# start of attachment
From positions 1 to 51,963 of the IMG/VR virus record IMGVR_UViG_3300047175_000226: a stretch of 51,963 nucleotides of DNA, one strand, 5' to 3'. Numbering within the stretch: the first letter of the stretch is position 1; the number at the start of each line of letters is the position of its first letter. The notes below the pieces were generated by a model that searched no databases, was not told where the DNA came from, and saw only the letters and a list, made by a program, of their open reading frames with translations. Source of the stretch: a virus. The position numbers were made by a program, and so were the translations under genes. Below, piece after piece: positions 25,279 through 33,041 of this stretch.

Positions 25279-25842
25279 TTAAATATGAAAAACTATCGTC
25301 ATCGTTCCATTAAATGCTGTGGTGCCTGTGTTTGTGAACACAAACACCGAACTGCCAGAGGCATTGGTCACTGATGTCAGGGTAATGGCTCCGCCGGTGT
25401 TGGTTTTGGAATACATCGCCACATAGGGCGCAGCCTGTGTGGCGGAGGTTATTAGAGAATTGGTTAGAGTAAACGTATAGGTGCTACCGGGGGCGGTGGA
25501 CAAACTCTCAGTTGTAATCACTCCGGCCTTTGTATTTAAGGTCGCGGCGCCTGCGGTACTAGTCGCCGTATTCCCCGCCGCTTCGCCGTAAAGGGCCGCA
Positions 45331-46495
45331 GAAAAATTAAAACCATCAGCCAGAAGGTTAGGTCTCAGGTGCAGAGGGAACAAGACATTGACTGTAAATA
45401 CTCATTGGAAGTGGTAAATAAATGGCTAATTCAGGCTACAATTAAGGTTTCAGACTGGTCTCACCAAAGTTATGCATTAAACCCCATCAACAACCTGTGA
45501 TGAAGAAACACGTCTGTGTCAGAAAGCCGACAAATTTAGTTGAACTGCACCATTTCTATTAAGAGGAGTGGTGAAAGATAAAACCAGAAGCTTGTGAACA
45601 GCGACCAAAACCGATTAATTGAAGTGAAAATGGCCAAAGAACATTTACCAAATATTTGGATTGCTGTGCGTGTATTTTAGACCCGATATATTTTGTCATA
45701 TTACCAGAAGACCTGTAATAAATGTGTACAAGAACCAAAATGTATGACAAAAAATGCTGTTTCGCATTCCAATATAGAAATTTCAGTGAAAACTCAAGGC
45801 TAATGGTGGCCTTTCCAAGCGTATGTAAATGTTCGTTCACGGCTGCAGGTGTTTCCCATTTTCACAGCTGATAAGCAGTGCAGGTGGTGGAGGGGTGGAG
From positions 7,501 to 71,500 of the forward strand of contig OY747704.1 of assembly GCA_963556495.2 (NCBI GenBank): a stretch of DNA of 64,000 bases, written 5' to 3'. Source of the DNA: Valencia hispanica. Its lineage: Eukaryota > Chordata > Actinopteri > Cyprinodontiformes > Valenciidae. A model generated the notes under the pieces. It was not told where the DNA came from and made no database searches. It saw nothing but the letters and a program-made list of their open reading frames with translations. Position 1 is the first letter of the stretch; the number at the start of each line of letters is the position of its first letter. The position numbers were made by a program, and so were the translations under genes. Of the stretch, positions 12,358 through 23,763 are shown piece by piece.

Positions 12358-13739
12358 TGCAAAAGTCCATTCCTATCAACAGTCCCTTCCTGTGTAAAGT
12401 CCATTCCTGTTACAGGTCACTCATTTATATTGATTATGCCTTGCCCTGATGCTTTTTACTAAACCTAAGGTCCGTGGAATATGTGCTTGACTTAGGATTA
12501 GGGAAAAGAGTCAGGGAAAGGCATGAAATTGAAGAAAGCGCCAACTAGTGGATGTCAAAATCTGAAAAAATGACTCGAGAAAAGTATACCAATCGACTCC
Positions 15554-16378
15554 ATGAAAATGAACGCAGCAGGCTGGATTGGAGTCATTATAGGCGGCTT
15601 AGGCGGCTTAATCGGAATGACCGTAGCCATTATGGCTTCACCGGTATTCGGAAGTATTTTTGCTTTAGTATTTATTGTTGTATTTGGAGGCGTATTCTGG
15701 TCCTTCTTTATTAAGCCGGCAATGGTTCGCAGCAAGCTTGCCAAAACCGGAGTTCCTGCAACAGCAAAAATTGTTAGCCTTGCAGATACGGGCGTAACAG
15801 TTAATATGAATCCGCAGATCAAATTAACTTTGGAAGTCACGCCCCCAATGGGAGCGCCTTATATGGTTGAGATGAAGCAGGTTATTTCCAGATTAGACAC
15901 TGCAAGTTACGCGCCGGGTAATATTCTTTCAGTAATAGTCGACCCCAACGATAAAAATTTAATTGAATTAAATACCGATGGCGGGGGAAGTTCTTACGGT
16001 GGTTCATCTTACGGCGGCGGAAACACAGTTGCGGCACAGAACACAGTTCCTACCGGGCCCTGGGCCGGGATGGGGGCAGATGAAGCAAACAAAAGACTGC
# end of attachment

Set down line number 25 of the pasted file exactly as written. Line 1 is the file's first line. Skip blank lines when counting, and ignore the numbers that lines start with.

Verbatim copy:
16001 GGTTCATCTTACGGCGGCGGAAACACAGTTGCGGCACAGAACACAGTTCCTACCGGGCCCTGGGCCGGGATGGGGGCAGATGAAGCAAACAAAAGACTGC